Please grab a latte from the coffee bar and join me in visiting with Terry Nelson, today’s Wednesday’s Guest, as he is taken to the mat by one of the characters in his book, Loonies in Hollywood. I must say, I enjoyed meeting Clancy in the story, and she is just as charming here.
While Terry is entertaining us here, I am over at The Blood Red Pencil today, sharing a bit about the grieving process and how it specifically affects writers.
Long before I began writing, I either read about, or saw interviewed on television, a writer claiming that one of the minor characters in a book he wrote had slowly taken over the story, getting a larger role than the writer expected. In fact I encountered more than one writer who said the same thing.
I thought what nonsense.
Until, that is, I encountered Clancy while writing Loonies in Hollywood. Clancy was a 22-year-old Flapper. She was intended to be a plot device, someone to move my two leads to Tom Dixon, who may have been a killer. She dominated her first scene. She was flirty and fun-loving, with a charismatic personality.
“What do you mean ‘was a 22-year-old Flapper’ Mr. Writer?” asks Clancy, “No one has planted me in the sod yet. I am still a Flapper, still 22, and still love button shining to whangdoodles. You know you can’t get rid of me you old pillowcase.”
As I was saying, Clancy tended to pop into the story from time to time to change the rhythm and take the story to a new place.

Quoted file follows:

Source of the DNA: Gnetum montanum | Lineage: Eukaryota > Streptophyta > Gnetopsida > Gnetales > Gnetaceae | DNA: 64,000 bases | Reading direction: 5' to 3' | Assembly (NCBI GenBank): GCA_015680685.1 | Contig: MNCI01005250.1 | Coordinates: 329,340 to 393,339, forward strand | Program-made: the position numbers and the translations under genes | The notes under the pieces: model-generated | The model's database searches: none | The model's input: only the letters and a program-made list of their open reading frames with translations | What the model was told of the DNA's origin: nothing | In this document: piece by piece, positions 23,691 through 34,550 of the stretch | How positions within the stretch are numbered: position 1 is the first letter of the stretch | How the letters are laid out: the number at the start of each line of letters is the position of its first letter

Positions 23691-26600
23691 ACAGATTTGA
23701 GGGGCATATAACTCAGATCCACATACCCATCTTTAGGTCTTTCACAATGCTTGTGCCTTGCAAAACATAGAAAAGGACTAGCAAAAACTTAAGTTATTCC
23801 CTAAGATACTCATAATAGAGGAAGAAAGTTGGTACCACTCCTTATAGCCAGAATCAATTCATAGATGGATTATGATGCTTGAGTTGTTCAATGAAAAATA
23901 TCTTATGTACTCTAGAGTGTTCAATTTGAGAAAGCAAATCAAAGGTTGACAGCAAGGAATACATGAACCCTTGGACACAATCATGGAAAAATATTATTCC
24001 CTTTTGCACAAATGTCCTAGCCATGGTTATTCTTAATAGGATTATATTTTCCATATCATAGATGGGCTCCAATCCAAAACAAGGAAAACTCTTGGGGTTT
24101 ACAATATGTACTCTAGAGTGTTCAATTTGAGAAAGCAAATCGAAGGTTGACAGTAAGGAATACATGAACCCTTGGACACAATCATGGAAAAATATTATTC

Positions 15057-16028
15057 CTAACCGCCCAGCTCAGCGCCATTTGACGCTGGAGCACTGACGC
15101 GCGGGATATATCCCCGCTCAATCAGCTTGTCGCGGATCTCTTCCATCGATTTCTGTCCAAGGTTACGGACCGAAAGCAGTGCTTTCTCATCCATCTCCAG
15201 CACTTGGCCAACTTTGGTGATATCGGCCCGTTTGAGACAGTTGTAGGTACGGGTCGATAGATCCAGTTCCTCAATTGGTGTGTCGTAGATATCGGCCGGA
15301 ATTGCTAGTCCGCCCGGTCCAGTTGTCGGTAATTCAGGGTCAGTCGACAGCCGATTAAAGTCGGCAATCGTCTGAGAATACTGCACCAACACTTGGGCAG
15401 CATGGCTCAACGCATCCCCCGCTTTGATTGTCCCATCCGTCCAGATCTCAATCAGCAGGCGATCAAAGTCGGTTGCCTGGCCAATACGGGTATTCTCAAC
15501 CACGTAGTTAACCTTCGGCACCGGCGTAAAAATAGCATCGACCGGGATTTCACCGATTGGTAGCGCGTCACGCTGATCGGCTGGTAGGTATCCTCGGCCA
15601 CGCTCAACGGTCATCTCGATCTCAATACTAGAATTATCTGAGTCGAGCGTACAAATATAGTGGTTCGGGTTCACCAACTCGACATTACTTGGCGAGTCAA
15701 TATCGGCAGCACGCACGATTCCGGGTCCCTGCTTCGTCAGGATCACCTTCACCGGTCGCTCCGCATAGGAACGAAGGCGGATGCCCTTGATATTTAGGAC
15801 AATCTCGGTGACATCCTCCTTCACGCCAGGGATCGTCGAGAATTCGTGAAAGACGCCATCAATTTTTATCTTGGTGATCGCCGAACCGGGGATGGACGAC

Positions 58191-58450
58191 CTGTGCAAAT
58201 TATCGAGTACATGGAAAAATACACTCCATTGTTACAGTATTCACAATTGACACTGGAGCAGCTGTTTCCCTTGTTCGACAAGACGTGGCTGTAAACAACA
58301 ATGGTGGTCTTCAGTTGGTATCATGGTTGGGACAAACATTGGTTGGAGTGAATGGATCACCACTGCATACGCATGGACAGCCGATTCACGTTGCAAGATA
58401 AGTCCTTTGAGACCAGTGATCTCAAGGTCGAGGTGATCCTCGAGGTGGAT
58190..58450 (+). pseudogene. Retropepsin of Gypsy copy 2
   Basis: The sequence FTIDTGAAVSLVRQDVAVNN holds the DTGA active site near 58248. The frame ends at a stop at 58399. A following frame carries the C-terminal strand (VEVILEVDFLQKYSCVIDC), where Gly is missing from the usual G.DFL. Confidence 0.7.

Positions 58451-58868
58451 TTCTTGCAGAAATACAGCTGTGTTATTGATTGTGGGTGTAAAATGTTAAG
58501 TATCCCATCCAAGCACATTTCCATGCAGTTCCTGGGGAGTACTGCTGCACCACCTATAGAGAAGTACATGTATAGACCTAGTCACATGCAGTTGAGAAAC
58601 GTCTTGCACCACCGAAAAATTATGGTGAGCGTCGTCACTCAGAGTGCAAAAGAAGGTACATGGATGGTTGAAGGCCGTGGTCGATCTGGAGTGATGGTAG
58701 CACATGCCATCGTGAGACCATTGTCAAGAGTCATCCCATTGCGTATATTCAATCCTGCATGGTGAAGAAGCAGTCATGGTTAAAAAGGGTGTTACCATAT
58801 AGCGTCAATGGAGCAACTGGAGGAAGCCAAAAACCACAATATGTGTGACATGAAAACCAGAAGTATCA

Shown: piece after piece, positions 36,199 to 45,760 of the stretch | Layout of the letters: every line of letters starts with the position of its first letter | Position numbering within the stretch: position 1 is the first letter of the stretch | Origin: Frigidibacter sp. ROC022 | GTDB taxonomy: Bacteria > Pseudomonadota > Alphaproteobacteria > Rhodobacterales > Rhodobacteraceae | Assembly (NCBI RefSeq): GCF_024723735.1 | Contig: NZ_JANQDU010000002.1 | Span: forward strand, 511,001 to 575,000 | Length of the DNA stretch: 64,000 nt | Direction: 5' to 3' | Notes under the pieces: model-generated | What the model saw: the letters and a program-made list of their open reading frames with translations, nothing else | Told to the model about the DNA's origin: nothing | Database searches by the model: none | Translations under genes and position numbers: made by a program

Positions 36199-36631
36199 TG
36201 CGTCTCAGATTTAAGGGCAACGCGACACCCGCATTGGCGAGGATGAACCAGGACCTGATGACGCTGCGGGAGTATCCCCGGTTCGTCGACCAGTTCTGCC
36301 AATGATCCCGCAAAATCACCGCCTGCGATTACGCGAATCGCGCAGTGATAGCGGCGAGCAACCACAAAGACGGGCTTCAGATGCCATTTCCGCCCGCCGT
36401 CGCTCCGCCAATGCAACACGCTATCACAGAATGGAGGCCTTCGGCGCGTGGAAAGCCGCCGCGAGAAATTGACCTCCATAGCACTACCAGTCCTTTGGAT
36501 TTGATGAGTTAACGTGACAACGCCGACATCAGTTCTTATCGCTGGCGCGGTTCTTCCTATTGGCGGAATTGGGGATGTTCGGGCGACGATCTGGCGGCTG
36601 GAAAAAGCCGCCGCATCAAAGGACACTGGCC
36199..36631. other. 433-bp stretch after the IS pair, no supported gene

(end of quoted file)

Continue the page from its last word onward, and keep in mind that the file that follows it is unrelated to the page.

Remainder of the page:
“Someone had to do it,” says Clancy, “You brought me in to enliven the story, spice it up you know. I was the only one who could. Chet and Eveleen are adorable in their own way, but strictly straight arrows. And, by the way Mr. Writer, I don’t like your tense. You wrote ‘I was flirty and fun loving.’ Piffle, as Eveleen would say, I am still flirty, but not with a Father Time like you. Please remember I am not a ‘was’ because I still am an ‘am.’ Honestly you should know better.”
Dear reader, now you know what, or who, I was dealing with. Clancy always seemed to know- excuse me-always knew when she was needed, knew what she had to do to help Chet and Eveleen solve the murder of silent film director William Desmond Taylor.
“Yes I did, oh yes, indeed I did. Chet and Eveleen are not real detectives sad to say. They don’t know the people I do, the poor dears, and often I had to set them back on course, as they were, well, a bit lost. But they are sweeties you know.”
Excuse me, Clancy, but you did not solve the murder, if that is where you are heading.
“No Mr. Writer, I agree I did not solve the murder. I had no idea who the killer was. And don’t tell Chet or Eveleen, but I didn’t care about the whole murder thing anyway. But those two married lovebirds are dear friends, love them to death, though not literally, of course, but I was there as a friend you understand. And thank you for finally using present tense. You’re no Johnny Bananas. But I must go. I have helped you enough with this writing thing and I have to catch a dimebox and go meet a snugglepup.”
Whew! Now I know what that other writer was up against.